JJ Abrams Tells Star Wars Critics They're Right

JJ Abrams responds to those critical of the new Star Wars franchise by agreeing with them. We did not see that coming. 

Star Wars fans have a lot to say and a lot of opinions. The franchise has been around since 1977. Over those four decades, billions of people have come aboard as fervent worshippers at the altar of the Jedi. 

So with every new Star Wars release, you have to expect an outpouring of divisive comments. 

It probably started with Empire's bleak ending, then anger at the Ewoks, the political themes of the dragging prequels, not enough originality in The Force Awakens, too much originality in The Last Jedi, and now a general malaise post-Skywalker. 

Most of the time this happens, we've seen the directors and studio just let people meltdown on the internet and kept raking in the bucks. 

But now, JJ Abrams has stepped forward to address the controversy surrounding the detractors of his new film. JJ made these comments at the Academy screening of his work, saying: 

“I’d say [the film’s critics are] right. The people who love it more than anything are also right. We knew going in—I was asked just seven hours ago, ‘So how do you go about pleasing everyone?’ and I was like ‘What?’ Not to say that that should be what anyone tries to do anyway, but how would one even go about it? Especially with Star Wars.”

This is a rather stunning statement since it was widely believed that the studio was determined to please everyone after the controversial and mostly minority opinion of hating The Last Jedi, which still had an "A" Cinemascore. 

While there's no proof of the studio's decision, people have cited a lot of the fan service and callbacks within the film as placating a vocal minority in order to bolster revenue. 

JJ was not done and went on to discourage "outrage culture" by adding, 

“We live in a moment where everything seems to immediately default to outrage, and there’s an M.O. of it’s either exactly as I see it or you’re my enemy… But it’s a crazy thing that there is such a norm that seems to be devoid of nuance and compassion—this is not about Star Wars, this is about everything—and acceptance. It’s a crazy moment, so we knew starting this, any decision we made—a design decision, a musical decision, a narrative decision—would please someone and infuriate someone else.”

All in all, I feel like this is a positive message to fans everywhere. Toxic fandom has been the talk of the town over the last decade. The rise of social media commentary and accessibility of talent created a disturbing bully-ridden culture we're still trying to combat. After the last Star Wars, Kelly Marie Tran was chased off Twitter by vitriolic comments and even Rian Johnson and JJ himself have been the target of petitions and campaigns tearing down their work.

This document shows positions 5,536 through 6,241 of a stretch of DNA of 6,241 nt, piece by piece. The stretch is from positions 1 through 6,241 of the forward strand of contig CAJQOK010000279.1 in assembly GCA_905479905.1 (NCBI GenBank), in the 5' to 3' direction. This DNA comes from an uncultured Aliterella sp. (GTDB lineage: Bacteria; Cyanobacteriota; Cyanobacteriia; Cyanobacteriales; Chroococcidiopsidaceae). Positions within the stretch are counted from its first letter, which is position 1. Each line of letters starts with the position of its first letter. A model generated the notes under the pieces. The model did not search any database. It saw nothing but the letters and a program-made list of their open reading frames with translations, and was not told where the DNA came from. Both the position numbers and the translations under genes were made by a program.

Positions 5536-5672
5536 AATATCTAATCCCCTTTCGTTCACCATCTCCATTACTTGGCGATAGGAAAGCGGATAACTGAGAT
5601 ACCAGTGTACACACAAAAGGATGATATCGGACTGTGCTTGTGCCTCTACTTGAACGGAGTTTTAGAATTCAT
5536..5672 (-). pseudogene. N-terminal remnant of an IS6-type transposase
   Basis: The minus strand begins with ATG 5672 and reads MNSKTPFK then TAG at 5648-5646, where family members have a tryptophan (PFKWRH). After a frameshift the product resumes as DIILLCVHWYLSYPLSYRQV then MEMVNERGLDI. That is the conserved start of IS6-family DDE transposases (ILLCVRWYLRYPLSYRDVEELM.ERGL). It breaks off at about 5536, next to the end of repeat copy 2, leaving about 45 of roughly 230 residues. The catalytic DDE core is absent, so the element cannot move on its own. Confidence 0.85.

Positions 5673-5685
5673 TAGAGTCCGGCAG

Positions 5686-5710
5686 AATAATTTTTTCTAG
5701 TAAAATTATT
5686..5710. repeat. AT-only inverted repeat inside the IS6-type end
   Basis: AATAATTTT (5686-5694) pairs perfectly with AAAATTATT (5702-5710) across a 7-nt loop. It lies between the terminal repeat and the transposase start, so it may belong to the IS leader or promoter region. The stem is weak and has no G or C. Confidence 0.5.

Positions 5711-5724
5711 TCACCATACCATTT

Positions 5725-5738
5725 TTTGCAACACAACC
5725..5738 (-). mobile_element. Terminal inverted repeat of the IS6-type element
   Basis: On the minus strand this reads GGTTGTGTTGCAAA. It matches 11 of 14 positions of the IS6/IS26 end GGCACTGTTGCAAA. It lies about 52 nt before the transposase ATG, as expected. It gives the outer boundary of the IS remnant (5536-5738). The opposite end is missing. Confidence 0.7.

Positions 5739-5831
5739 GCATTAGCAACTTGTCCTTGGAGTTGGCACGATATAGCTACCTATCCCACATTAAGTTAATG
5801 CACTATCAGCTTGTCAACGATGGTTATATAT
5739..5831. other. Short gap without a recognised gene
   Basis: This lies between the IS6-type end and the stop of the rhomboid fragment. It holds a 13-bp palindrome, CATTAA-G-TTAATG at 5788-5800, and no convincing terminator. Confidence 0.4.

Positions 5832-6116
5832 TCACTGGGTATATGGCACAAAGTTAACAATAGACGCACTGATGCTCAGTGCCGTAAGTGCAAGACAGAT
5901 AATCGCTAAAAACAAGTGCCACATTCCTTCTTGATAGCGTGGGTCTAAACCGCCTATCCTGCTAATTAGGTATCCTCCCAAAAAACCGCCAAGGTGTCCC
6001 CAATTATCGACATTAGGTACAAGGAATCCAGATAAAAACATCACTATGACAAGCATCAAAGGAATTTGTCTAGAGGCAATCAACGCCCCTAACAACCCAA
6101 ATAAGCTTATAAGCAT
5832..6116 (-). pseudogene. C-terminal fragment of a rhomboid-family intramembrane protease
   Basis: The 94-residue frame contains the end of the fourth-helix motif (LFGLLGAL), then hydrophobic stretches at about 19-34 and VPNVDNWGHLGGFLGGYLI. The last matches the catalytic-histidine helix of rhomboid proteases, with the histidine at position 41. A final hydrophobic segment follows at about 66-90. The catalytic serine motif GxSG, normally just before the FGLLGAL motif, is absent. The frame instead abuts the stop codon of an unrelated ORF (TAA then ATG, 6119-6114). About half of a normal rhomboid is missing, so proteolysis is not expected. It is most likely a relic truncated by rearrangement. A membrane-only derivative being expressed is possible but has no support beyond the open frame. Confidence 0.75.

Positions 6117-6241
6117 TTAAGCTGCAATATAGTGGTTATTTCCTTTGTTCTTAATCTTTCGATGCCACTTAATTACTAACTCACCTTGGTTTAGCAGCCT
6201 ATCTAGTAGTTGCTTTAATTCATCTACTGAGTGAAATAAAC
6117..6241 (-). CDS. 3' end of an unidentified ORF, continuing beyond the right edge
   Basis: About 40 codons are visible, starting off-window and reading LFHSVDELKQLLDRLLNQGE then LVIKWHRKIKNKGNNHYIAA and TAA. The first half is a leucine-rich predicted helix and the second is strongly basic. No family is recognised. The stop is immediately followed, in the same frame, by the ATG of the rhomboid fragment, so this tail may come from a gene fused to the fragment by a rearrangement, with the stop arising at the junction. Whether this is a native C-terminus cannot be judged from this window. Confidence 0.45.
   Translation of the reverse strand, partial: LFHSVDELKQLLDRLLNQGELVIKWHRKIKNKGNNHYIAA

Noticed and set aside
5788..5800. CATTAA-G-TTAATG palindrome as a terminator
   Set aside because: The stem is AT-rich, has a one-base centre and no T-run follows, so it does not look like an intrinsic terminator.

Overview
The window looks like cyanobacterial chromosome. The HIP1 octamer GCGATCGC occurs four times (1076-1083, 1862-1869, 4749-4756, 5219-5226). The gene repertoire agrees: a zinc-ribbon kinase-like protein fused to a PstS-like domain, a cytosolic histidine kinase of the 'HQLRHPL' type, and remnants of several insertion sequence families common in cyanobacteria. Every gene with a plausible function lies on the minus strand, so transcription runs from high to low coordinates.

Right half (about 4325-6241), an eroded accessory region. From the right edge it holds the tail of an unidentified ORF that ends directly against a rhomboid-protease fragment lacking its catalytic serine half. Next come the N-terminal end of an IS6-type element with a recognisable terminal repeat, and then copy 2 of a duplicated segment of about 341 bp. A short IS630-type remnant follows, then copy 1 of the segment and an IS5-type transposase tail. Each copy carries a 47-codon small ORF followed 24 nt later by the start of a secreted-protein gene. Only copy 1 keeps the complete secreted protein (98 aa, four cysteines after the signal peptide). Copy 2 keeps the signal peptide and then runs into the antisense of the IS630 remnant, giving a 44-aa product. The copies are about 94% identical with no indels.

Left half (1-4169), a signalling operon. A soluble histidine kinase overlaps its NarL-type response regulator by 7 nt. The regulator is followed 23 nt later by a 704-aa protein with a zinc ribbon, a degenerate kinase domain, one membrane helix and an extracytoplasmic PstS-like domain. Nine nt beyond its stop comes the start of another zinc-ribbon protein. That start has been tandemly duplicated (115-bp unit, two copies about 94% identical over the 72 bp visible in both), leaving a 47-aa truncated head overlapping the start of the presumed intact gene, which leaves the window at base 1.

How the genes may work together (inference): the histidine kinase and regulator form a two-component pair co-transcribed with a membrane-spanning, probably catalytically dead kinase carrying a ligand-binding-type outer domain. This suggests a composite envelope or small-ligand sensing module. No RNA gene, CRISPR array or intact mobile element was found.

As Star Wars looks toward the future of releases, I think they better knuckle up and decide what kinds of stories they want to tell. 

Like JJ asserted in the beginning, you can't make something to please everyone. So it might be best to lean into the artists who have something to say and back them when those decisions are made. 

Only time will tell what Disney and Kathleen Kennedy have in store for the next installments. 

See you soon in a galaxy far, far away. 

What's next? How did Star Wars even happen?

Star Wars is the most influential piece of original filmmaking to ever grace the planet Earth. So how did George Lucas come up with the idea and why was a studio crazy enough to make it? We dig deep. 

Click for more.      

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Your Comment


He spent his whole career - working towards this moment, ending the most influential franchise in cinema history - and he couldn't do it. Plain and simple, he was the wrong person to get this gig - he proved that with Lost - with his Cloverfields - Star Treks - Name one thing he ended well, please, go on I'll wait... - This didn't surprise me, I'm disappointed that I thought he'd learn his lesson, and he never did. now I've got a poorly finished Trilogy to remember it by.

December 24, 2019 at 10:39AM

Sketkh Williams

ahhhh.... here is the thing ...NOBODY gives a sh*t what you think. Opinions are like a**holes, everybody has one. It's a movie, it doesn't owe you anything. If you didn't like it...move on, watch something else.

December 24, 2019 at 11:16AM


Couldn't agree more. Personally, I liked Rise of Skywalker, and each of the other two in this trilogy have their good moments.

December 24, 2019 at 11:28AM

Ryan Griffith
Senior Research & Development Technician

Gooooooooood! I feel your anger and your hate! I look forward to completing your training!

December 24, 2019 at 8:32PM, Edited December 24, 8:32PM

Stephen A van Vuuren

Lost was very innovative, groundbreaking. The Star Trek and Star Wars visually OK but they miss the point of the originals. George Lucas cared about the story. JJAbrahams, or better Disney, cared about marketing worldwide, no innovation. Star Trek is about discovery of new things. TOS see A taste of Armageddon, Space Seed, For the World is hollow, Errand of Mercy. That no one has done after TOS. That was classic sci-fi.